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Please use this identifier to cite or link to this item: http://hdl.handle.net/123456789/987

Title: EVALUATION OF MASS MEDIA MESSAGES IN THE PREVENTION AND CONTROL OF HIV /AIDS
Authors: SALE, WORKNEH
Advisors: Dr. Damen Haile Merriam
Dr. Getnet Mitkie
Keywords: Evaluation
mass media
case studies
in-depth interviews
content analysis
Copyright: 2004
Date Added: 8-May-2008
Publisher: Addis Ababa University
Abstract: HIV/AIDS has been one of the greatest challenges of our times since its discovery in the early 1980s. As of December 2003, the UNAIDS reported that 40 million people are living with HIV/AIDS. Yet the issue of AIDS was relatively slow in getting priority in the national agenda and it did not attract much mass media coverage at the beginning of the epidemic. Mass media are generally defined as those channels of communication, which are capable of reaching heterogeneous audiences simultaneously with uniform messages; they include radio, television, and newspapers and magazines. They are effective in raising awareness, increasing knowledge, changing attitudes and behavior. But considerable debate surrounds the effectiveness of the message; particularly at the beginning the epidemic the messages were frightening, sensational and over-dramatized. They were produced without due consideration and sometime resulted in stigma and discrimination. Hence the role of the mass media in HIV/AIDS is unquestionable but their use requires care and guidelines. Therefore, evaluation of these messages is absolutely important. The objective of this study was to assess how mass media messages of HIV/AIDS were designed and disseminated, their appropriateness and contents. The major study design was a qualitative study, which includes case studies and in-depth interviews. In addition a quantitative content analysis was conducted on the Addis Zemen and Ethiopian Herald newspapers. The study was conducted from December 2003 to February 2004. V The study identified training of journalists on HIV/AIDS as being inadequate and the lack of media networking. In addition no ethical guidelines and mass media policy on HIV/AIDS were to be found. Based on the findings, appropriate recommendations were made for improvement in the deficient areas.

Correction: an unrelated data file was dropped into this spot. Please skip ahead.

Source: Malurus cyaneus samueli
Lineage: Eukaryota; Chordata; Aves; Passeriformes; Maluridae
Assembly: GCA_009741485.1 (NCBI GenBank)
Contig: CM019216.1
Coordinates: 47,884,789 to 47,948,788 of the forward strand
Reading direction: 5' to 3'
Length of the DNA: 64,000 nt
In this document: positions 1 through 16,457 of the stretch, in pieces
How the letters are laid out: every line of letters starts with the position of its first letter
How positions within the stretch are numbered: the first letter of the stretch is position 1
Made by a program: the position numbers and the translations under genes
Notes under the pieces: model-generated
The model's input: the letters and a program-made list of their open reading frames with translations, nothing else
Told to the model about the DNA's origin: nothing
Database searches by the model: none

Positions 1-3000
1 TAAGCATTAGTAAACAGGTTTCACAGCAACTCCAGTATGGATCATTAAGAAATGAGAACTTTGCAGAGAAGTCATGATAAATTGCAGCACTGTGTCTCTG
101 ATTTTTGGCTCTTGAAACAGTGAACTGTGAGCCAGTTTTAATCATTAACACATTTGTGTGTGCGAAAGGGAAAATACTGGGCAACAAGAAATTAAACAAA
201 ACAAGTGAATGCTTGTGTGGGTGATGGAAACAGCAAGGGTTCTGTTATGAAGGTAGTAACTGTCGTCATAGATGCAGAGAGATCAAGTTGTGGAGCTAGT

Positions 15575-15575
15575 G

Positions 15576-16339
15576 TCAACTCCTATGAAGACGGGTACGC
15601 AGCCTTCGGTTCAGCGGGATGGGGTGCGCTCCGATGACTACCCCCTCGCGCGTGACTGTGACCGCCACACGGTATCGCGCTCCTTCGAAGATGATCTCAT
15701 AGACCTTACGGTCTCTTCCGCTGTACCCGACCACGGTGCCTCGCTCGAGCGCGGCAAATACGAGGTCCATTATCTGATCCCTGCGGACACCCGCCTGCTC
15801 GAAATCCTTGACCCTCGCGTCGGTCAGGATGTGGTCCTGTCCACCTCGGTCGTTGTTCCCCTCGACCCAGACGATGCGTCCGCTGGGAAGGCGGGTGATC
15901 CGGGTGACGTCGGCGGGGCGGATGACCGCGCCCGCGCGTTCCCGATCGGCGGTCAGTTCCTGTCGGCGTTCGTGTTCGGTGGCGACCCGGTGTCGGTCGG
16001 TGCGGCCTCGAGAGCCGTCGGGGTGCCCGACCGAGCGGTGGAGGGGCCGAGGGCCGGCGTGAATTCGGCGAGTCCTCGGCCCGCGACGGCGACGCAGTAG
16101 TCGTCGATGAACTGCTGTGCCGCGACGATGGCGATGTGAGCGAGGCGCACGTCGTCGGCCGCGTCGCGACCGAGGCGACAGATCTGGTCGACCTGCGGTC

Description: A Thesis Submitted to the school of Graduate Studies of Addis Ababa University in partial fulfillment of the requirements for the Degree of Masters of Public Health in the Department of Community Health.
URI: http://hdl.handle.net/123456789/987
Appears in:Thesis - Public Health

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